Business travel is increasing, but not necessarily the travel budget

Travelers also spend more on each of their trips. The average amount spent in 2000 was $ 422, and it rose to $ 564 in 2011. Two-thirds of this increase was due to inflation and one-third was the result of actual increases in spending. But every dollar invested in business travel has historically delivered $ 20 in additional profits for American businesses.

“We are seeing road warriors commuting less but getting the most out of it, making more stops and spending more on the road,” said McCormick. “The explosion in productivity is a huge factor, and it’s driven by better travel management, better technology and more time on the road. “

At the same time, travelers are faced with a world of rising prices. Soaring oil prices this year are once again forcing airlines to raise fares, analysts say. Recent industry mergers have also reduced competition in some markets and allowed airlines to charge more.

The financial outlook for the airline industry remains fragile. High oil prices are the biggest threat to the profitability of the sector. They are expected to average $ 115 a barrel this year, the International Air Transport Association said, and a further surge in prices could easily wipe out the industry’s fragile gains.

With slow economic growth and very low profit margins for airlines, “it won’t take a lot of shock to push the industry into the red for 2012,” Tony Tyler, CEO and CEO of the Association of international air transport, said in a speech last month.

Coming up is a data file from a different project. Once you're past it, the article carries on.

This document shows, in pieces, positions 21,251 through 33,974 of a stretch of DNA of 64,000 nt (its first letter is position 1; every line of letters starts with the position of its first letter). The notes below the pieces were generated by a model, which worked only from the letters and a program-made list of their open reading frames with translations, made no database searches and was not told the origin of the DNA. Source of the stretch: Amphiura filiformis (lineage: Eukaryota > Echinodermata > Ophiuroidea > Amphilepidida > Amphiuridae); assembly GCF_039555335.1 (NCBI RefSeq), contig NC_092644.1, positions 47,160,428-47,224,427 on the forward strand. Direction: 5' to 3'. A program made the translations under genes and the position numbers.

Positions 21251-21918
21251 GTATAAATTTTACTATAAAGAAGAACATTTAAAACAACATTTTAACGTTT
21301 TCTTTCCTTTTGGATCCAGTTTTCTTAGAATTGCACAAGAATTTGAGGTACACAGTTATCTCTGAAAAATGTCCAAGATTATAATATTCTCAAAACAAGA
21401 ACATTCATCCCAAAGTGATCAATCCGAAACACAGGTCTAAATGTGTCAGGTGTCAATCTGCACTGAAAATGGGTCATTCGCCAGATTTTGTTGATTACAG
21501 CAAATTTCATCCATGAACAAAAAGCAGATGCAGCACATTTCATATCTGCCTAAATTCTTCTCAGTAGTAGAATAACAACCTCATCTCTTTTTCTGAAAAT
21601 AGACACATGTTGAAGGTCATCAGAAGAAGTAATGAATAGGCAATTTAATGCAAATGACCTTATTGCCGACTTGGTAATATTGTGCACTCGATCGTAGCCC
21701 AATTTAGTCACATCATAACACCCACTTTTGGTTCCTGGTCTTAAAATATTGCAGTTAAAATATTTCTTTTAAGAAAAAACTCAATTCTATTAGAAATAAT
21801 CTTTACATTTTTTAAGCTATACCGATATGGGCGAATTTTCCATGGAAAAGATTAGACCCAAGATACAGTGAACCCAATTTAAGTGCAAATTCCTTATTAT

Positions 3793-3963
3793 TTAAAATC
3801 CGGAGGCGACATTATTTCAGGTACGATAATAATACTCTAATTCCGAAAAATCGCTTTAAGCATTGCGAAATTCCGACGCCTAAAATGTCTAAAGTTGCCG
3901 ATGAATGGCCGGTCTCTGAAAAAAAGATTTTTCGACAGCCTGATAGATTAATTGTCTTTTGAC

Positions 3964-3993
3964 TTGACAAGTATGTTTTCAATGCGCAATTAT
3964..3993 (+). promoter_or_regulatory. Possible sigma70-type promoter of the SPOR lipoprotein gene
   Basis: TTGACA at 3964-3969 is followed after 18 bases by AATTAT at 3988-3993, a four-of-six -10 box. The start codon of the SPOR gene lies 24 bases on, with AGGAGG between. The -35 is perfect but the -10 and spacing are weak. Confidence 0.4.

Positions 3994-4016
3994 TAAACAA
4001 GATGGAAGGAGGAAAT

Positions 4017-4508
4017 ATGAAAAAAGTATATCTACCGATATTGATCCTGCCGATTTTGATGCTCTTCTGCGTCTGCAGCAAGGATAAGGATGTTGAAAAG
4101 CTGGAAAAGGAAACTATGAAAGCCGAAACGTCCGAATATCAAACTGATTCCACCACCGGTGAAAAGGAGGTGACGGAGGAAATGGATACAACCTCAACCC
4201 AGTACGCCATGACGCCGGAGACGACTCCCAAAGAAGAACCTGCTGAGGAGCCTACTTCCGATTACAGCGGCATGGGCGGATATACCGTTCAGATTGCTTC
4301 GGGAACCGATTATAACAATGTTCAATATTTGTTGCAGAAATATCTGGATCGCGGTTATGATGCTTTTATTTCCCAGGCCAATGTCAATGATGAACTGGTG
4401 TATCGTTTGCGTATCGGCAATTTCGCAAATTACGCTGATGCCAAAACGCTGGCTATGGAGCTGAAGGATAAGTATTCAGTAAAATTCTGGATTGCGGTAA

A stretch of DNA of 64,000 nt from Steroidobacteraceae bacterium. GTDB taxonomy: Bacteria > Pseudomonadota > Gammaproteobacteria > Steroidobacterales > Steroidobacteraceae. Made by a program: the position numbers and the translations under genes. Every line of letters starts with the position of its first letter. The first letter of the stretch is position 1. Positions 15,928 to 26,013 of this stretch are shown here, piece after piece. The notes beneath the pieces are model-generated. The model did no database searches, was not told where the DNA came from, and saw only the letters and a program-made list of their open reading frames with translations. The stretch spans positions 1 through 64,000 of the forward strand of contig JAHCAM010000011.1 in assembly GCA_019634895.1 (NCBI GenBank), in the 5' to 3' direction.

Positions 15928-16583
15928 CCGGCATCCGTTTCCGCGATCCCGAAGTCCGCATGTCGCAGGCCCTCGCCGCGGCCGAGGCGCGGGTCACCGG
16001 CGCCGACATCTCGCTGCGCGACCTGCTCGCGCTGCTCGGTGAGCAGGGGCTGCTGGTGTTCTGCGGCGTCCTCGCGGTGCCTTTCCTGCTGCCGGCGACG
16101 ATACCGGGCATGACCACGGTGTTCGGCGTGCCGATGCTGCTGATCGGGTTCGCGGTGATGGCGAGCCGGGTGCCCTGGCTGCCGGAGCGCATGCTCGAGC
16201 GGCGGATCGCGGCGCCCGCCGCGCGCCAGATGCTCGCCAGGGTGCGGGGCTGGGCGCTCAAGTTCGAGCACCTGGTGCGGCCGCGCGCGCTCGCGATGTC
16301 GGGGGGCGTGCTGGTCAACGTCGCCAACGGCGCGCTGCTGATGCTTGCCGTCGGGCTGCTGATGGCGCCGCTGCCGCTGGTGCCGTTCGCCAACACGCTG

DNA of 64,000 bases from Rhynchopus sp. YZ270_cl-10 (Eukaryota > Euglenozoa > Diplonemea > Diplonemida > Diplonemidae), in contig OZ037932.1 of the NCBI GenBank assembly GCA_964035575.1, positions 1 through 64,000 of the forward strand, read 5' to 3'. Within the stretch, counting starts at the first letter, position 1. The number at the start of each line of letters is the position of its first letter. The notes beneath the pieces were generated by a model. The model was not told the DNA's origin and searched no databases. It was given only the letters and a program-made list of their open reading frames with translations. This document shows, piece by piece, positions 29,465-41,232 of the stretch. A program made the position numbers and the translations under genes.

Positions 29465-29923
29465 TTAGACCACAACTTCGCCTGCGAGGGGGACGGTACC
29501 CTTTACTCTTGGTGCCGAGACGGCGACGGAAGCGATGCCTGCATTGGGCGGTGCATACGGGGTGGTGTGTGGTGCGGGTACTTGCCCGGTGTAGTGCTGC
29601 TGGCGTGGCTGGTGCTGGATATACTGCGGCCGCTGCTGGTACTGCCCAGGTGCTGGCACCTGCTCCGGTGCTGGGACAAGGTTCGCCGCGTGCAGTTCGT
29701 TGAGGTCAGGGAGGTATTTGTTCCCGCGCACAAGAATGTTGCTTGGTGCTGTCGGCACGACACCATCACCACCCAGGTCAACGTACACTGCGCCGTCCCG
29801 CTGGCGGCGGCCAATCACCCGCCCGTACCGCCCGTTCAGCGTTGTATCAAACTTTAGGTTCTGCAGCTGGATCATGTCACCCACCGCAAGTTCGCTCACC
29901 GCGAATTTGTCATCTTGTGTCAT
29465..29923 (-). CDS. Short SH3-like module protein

In 2011, average domestic fares increased 10% to $ 254, according to the American Express Business Travel Monitor. And the prices keep going up. Domestic fares averaged $ 261 in February, the last month for which this data is available, up from $ 250 in the same month last year, according to American Express. Hotel rooms are also on the rise: National nightly rates rose on average 3% to $ 155 in February from a year ago.

International tariffs are also skyrocketing. Corporate fares for international flights from the United States averaged $ 2,240 in the first quarter of this year, down from a recessional low of $ 1,651 in the first quarter of 2009 and nearly double the rate of $ 1,190 for the same period in 2007, according to Travel GPA, which collects travel booking data from 45,000 companies around the world and produces dashboards on how companies are maximizing their travel spending.